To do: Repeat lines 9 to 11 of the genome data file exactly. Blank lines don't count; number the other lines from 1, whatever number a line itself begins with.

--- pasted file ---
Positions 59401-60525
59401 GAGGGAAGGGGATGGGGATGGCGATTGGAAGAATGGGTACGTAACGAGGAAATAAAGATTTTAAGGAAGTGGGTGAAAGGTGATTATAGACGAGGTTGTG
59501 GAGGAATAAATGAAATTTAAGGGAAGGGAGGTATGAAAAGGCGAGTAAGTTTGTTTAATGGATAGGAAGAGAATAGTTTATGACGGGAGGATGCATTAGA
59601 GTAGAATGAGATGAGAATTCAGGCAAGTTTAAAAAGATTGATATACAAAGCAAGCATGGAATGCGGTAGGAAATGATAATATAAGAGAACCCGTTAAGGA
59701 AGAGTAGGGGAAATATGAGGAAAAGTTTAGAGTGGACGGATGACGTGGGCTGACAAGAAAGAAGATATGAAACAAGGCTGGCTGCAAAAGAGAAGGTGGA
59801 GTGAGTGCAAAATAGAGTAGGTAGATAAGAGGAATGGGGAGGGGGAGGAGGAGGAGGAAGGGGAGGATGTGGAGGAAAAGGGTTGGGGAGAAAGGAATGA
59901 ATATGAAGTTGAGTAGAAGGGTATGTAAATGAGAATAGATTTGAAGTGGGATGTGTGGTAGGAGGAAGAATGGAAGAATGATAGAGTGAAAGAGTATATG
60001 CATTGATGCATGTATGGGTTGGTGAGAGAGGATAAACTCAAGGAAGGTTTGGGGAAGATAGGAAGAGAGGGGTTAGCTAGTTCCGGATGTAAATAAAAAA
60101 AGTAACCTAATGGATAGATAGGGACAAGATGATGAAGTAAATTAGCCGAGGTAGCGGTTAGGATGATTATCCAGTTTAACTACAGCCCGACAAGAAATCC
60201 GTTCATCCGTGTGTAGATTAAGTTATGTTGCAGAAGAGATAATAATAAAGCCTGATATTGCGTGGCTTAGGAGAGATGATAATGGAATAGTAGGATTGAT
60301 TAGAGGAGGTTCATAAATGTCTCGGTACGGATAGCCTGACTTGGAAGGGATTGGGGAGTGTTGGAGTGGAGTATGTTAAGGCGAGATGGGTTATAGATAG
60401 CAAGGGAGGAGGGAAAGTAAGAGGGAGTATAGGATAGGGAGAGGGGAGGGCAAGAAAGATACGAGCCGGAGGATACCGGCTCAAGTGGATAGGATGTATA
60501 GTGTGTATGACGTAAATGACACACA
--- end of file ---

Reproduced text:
60101 AGTAACCTAATGGATAGATAGGGACAAGATGATGAAGTAAATTAGCCGAGGTAGCGGTTAGGATGATTATCCAGTTTAACTACAGCCCGACAAGAAATCC
60201 GTTCATCCGTGTGTAGATTAAGTTATGTTGCAGAAGAGATAATAATAAAGCCTGATATTGCGTGGCTTAGGAGAGATGATAATGGAATAGTAGGATTGAT
60301 TAGAGGAGGTTCATAAATGTCTCGGTACGGATAGCCTGACTTGGAAGGGATTGGGGAGTGTTGGAGTGGAGTATGTTAAGGCGAGATGGGTTATAGATAG